Monkey asked several times to go on a ride, but each time I urged her forward. We were in search of light-up ears for Tia Nicole (Alex’s sister), and I wanted to see Tomorrowland at night for the first time. Fortunately, both needs were solved in the same place. I desperately wanted to ride the Wedway People Mover, but time was running out. Taking one last glimpse of the barely-seen quarter of Magic Kingdom, we headed into the circular park that stands in front of the castle.
About 50,000 others had the same idea. It was packed so solidly, that we could barely get a few body lengths in before there was no more room. Monkey was standing in a forest of adults unable to see, and I didn’t want to lift her up for fear of either a) tearing her new and expensive dress, or b) tearing myself from trying to lift her (Monkey isn’t as small as she used to be).
Monkey’s costume, combined with her exhaustion, was starting to really get to her. She itched horribly. I scratched her as best I could, trying to take her mind off the discomfort, and keep her from wanting to leave before the show began.
The announcements came, the lights dimmed, the music rose, and the lights in the sky burst to life. A cast member dressed as a glow-in-the-dark Tinkerbell, whom I can only assume is a heck of a daredevil, whipped down a zipline from somewhere high on the castle to somewhere over in Tomorrowland.
For thirty minutes, we witnessed the pinnacle of fireworks artistry, synced with music, and lights on Cinderella’s castle.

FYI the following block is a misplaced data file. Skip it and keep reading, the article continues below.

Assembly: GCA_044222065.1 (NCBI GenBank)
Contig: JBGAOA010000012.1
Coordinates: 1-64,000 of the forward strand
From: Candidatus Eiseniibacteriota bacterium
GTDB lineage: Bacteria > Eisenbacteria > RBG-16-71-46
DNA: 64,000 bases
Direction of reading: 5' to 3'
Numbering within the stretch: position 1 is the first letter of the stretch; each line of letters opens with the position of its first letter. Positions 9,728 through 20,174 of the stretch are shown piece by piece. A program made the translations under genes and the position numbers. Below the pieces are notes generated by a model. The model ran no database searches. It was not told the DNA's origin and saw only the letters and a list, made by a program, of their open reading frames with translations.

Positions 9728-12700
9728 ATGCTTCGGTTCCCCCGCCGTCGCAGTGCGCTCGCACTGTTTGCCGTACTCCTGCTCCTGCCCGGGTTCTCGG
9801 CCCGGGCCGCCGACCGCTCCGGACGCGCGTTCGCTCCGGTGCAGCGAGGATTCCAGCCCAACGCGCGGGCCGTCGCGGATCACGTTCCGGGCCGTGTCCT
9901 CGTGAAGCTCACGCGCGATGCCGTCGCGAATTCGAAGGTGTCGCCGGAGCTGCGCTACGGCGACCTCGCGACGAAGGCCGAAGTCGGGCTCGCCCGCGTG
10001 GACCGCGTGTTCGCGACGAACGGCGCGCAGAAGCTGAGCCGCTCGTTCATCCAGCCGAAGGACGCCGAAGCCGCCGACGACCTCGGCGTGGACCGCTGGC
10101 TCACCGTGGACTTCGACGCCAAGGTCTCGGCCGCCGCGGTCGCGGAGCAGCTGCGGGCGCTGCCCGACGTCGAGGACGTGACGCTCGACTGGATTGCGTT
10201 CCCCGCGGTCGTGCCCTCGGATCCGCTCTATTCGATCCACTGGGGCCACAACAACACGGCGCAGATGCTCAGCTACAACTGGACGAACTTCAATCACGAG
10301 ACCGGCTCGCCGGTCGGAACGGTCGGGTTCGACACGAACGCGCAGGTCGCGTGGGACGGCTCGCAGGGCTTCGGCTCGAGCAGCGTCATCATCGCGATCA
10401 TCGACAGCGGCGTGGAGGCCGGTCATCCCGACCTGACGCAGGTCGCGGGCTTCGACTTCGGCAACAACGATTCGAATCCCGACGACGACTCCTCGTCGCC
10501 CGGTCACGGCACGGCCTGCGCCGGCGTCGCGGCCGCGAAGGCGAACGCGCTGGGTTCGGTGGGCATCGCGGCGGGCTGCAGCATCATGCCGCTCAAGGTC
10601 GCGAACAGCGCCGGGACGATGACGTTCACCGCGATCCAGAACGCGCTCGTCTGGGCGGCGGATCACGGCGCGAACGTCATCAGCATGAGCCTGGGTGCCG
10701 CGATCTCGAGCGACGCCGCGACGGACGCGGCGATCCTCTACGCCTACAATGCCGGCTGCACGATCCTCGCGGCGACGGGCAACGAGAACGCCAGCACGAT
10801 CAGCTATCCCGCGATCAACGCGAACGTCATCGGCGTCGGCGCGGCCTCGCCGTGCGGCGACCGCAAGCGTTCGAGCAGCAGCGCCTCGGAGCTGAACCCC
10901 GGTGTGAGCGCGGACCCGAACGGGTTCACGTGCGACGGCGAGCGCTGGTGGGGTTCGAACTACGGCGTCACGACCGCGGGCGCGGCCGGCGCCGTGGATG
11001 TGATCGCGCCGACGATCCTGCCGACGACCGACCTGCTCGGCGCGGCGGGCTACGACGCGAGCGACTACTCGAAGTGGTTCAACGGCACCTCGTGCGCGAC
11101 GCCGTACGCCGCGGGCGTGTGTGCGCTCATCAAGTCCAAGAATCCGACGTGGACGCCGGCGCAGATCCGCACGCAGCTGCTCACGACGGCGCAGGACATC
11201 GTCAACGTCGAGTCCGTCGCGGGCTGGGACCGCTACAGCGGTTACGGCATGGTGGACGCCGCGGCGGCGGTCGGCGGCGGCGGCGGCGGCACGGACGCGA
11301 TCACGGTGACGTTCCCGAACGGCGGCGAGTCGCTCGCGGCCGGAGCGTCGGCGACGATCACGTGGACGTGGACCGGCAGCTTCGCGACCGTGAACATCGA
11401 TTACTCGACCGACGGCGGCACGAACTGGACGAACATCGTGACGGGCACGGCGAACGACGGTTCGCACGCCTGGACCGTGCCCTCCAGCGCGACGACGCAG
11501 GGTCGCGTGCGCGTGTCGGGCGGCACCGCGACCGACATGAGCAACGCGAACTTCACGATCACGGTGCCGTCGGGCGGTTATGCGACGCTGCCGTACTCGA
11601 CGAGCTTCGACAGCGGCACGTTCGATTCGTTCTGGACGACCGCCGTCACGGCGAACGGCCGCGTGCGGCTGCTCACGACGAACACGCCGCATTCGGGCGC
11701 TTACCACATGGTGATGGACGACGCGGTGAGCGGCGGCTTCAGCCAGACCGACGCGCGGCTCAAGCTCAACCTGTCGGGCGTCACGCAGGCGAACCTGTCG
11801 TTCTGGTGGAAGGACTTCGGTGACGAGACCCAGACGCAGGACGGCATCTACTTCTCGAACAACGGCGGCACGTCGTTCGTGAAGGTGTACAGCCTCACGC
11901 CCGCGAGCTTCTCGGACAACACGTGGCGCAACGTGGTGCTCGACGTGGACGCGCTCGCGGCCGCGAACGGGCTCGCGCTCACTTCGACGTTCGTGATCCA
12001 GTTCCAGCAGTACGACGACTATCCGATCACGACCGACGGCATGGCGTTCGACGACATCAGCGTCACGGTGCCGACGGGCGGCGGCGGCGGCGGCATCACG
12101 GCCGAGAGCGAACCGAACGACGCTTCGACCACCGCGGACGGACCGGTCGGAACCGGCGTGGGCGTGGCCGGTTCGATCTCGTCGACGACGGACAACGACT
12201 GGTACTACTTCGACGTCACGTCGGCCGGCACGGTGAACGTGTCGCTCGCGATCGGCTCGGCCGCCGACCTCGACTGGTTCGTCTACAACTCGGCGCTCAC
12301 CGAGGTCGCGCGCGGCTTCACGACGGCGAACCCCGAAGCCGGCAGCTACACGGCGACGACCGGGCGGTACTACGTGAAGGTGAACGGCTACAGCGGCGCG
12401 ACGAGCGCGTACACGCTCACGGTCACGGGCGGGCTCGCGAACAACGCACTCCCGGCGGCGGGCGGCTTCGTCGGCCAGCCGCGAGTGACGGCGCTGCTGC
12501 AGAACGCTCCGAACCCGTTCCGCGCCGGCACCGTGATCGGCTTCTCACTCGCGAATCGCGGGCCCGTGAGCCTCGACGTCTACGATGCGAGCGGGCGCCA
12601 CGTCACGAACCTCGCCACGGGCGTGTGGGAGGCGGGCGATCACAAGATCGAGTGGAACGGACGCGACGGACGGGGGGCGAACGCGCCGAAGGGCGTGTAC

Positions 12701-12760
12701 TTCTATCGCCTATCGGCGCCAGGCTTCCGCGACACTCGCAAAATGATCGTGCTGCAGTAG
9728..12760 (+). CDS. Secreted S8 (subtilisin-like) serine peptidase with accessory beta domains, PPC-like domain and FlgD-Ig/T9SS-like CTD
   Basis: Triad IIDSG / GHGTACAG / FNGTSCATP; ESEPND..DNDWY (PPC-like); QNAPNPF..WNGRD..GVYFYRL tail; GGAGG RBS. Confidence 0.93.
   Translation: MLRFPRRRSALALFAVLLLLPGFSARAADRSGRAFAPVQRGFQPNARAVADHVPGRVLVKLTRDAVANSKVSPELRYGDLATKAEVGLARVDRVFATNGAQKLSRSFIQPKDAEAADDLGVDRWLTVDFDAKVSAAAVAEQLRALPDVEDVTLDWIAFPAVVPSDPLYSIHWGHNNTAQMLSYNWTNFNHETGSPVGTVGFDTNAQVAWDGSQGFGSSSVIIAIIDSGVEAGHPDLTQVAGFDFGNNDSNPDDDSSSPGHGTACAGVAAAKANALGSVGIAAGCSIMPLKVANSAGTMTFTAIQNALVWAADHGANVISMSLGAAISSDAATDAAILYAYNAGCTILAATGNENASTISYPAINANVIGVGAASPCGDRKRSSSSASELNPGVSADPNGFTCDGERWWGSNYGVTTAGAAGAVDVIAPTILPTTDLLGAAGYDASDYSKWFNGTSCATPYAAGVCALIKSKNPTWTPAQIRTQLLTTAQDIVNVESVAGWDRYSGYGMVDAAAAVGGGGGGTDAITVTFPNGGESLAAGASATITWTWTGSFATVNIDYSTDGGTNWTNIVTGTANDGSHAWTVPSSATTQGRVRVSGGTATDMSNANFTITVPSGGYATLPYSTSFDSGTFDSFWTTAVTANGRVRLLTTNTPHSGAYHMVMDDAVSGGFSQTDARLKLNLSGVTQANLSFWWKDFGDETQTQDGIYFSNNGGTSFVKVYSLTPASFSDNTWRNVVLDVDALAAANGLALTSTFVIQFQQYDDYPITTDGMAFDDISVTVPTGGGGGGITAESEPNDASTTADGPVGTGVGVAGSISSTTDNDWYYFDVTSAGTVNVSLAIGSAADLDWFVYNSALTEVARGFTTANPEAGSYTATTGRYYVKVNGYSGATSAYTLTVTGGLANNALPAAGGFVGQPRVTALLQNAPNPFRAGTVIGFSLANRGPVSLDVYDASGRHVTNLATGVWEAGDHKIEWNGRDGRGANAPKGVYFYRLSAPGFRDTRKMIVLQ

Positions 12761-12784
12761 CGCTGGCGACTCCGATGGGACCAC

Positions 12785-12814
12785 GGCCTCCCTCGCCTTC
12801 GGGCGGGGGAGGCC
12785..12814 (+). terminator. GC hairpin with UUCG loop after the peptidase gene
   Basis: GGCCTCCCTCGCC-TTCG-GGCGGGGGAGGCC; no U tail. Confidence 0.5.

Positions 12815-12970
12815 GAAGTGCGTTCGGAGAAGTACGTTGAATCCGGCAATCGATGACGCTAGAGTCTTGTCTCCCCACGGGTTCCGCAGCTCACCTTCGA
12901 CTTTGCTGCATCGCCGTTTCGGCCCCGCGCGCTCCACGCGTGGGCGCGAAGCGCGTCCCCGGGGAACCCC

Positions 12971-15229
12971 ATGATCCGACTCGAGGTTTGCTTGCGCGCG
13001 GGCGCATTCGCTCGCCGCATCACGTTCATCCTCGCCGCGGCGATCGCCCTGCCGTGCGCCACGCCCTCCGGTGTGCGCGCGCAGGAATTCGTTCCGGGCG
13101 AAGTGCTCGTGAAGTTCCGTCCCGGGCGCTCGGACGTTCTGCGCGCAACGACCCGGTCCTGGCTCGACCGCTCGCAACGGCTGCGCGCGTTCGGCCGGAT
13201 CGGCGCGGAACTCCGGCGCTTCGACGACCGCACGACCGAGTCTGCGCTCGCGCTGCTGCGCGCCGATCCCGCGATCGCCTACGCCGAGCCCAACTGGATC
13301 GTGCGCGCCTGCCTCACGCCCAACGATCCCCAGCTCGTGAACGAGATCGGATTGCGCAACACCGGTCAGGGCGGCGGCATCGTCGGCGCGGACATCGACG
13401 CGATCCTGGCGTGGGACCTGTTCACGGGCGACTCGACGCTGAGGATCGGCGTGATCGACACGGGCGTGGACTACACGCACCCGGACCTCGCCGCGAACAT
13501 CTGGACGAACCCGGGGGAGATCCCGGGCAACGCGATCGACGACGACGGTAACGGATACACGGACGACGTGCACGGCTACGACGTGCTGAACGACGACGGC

A final few bursts, and the show was over. The park wasn’t closed, but Monkey and I were done. One advantage of being so close to the edge of the crowd meant we could leave a bit more quickly. Which we did, going down a normally-closed alley behind the Main Street shops, which emptied us out into the Main Street Square near the exit.
It didn’t hit me then, and I’ll blame my exhaustion as a primary reason, but it was the first time during our stay that we’d seen anything truly behind-the-scenes. If you look at a satellite photo of Magic Kingdom (or, really, any part of Walt Disney World), Disney goes to great lengths to preserve the magic. For example, from the front of the Haunted Mansion, it’s a great old creepy-looking house. You can’t really see the massive soundstage that houses the ride within. You don’t see the access roads behind, the garbage trucks that whisk away the tonnes of refuse guests produce a day. Yet it’s all there — Walt Disney World wouldn’t function without it.
We climbed on the bus, took our seats, and spent the twenty minute drive back to the hotel resting. Monkey fell asleep on me, as she has many times during our travels. A last bit of magic in a magical day.